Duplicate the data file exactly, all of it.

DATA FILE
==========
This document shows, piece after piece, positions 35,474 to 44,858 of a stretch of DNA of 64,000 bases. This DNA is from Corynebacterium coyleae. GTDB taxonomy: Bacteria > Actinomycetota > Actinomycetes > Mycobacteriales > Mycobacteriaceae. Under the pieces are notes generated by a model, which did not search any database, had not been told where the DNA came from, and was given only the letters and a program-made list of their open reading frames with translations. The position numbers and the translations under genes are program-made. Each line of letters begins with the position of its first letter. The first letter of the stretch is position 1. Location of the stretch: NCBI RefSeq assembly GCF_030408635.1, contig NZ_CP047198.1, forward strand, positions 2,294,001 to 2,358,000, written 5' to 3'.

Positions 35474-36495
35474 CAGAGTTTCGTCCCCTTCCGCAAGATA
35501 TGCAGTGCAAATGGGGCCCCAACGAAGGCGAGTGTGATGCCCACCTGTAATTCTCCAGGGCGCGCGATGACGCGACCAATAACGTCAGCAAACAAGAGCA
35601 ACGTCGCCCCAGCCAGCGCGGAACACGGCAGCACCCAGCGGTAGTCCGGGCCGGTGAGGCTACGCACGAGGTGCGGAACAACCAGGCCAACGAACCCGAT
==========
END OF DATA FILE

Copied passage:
This document shows, piece after piece, positions 35,474 to 44,858 of a stretch of DNA of 64,000 bases. This DNA is from Corynebacterium coyleae. GTDB taxonomy: Bacteria > Actinomycetota > Actinomycetes > Mycobacteriales > Mycobacteriaceae. Under the pieces are notes generated by a model, which did not search any database, had not been told where the DNA came from, and was given only the letters and a program-made list of their open reading frames with translations. The position numbers and the translations under genes are program-made. Each line of letters begins with the position of its first letter. The first letter of the stretch is position 1. Location of the stretch: NCBI RefSeq assembly GCF_030408635.1, contig NZ_CP047198.1, forward strand, positions 2,294,001 to 2,358,000, written 5' to 3'.

Positions 35474-36495
35474 CAGAGTTTCGTCCCCTTCCGCAAGATA
35501 TGCAGTGCAAATGGGGCCCCAACGAAGGCGAGTGTGATGCCCACCTGTAATTCTCCAGGGCGCGCGATGACGCGACCAATAACGTCAGCAAACAAGAGCA
35601 ACGTCGCCCCAGCCAGCGCGGAACACGGCAGCACCCAGCGGTAGTCCGGGCCGGTGAGGCTACGCACGAGGTGCGGAACAACCAGGCCAACGAACCCGAT